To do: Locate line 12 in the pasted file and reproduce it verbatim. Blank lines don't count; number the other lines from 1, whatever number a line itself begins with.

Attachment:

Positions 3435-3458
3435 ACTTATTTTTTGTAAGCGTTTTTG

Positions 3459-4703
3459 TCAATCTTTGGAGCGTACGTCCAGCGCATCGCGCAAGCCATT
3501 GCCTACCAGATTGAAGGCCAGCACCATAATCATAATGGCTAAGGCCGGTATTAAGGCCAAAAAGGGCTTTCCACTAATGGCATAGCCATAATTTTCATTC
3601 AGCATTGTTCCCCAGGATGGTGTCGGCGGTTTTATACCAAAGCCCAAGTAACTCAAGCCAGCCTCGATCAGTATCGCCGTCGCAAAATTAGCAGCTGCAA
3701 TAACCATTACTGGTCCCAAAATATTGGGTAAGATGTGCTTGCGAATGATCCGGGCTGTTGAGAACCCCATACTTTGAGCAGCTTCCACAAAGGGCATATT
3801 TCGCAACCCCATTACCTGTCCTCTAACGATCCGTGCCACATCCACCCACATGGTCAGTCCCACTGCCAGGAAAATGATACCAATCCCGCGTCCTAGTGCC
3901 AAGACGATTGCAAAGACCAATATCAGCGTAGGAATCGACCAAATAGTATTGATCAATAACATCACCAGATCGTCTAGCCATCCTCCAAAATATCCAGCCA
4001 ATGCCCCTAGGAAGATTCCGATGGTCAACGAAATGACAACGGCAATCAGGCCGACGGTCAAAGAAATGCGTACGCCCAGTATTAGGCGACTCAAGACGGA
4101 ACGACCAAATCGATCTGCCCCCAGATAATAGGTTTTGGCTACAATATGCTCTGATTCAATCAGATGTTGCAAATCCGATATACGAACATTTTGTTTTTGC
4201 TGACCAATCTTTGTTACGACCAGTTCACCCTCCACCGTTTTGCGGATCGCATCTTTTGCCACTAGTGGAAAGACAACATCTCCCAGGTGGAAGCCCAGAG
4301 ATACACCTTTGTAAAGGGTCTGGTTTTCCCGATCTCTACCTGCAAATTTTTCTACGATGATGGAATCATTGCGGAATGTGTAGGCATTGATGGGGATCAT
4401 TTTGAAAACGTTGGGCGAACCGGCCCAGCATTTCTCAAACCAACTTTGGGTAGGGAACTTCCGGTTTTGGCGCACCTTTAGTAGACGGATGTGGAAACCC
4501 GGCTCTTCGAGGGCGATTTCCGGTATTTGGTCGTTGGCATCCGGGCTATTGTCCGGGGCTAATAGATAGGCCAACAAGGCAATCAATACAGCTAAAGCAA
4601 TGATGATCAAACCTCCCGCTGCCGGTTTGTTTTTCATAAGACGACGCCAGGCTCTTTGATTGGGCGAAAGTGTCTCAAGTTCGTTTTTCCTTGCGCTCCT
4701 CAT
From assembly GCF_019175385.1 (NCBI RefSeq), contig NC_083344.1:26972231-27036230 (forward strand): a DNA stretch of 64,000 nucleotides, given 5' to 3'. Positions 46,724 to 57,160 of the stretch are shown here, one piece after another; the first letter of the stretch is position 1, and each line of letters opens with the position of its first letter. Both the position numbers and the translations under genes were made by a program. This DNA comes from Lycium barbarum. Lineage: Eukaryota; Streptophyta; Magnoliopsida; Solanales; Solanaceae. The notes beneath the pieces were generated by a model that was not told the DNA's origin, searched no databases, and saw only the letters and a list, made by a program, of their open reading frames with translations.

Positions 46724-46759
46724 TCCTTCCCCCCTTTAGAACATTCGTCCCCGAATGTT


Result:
4201 TGACCAATCTTTGTTACGACCAGTTCACCCTCCACCGTTTTGCGGATCGCATCTTTTGCCACTAGTGGAAAGACAACATCTCCCAGGTGGAAGCCCAGAG